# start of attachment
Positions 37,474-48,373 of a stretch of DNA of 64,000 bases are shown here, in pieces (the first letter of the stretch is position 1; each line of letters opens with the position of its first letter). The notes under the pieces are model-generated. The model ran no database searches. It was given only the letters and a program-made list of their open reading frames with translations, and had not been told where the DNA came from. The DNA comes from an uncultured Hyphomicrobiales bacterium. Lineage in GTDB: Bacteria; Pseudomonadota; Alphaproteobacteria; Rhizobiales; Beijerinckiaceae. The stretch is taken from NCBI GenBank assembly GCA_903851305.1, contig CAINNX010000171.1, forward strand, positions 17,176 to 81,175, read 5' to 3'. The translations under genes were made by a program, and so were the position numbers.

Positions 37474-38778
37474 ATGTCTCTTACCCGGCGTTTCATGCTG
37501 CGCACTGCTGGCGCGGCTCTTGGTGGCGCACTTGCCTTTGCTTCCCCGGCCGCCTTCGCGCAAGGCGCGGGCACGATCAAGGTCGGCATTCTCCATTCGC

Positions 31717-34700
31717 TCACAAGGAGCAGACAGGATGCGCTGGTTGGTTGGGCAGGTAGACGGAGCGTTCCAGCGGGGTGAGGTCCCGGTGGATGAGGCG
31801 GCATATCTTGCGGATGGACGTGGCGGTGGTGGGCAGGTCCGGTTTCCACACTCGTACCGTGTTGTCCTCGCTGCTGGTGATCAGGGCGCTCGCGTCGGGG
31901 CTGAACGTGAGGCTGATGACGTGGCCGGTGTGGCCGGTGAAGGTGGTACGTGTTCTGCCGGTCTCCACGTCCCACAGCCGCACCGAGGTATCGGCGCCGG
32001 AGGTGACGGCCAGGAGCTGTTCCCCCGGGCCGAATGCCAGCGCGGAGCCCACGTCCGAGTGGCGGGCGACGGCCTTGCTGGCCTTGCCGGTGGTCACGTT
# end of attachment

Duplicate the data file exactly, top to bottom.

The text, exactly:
Positions 37,474-48,373 of a stretch of DNA of 64,000 bases are shown here, in pieces (the first letter of the stretch is position 1; each line of letters opens with the position of its first letter). The notes under the pieces are model-generated. The model ran no database searches. It was given only the letters and a program-made list of their open reading frames with translations, and had not been told where the DNA came from. The DNA comes from an uncultured Hyphomicrobiales bacterium. Lineage in GTDB: Bacteria; Pseudomonadota; Alphaproteobacteria; Rhizobiales; Beijerinckiaceae. The stretch is taken from NCBI GenBank assembly GCA_903851305.1, contig CAINNX010000171.1, forward strand, positions 17,176 to 81,175, read 5' to 3'. The translations under genes were made by a program, and so were the position numbers.

Positions 37474-38778
37474 ATGTCTCTTACCCGGCGTTTCATGCTG
37501 CGCACTGCTGGCGCGGCTCTTGGTGGCGCACTTGCCTTTGCTTCCCCGGCCGCCTTCGCGCAAGGCGCGGGCACGATCAAGGTCGGCATTCTCCATTCGC

Positions 31717-34700
31717 TCACAAGGAGCAGACAGGATGCGCTGGTTGGTTGGGCAGGTAGACGGAGCGTTCCAGCGGGGTGAGGTCCCGGTGGATGAGGCG
31801 GCATATCTTGCGGATGGACGTGGCGGTGGTGGGCAGGTCCGGTTTCCACACTCGTACCGTGTTGTCCTCGCTGCTGGTGATCAGGGCGCTCGCGTCGGGG
31901 CTGAACGTGAGGCTGATGACGTGGCCGGTGTGGCCGGTGAAGGTGGTACGTGTTCTGCCGGTCTCCACGTCCCACAGCCGCACCGAGGTATCGGCGCCGG
32001 AGGTGACGGCCAGGAGCTGTTCCCCCGGGCCGAATGCCAGCGCGGAGCCCACGTCCGAGTGGCGGGCGACGGCCTTGCTGGCCTTGCCGGTGGTCACGTT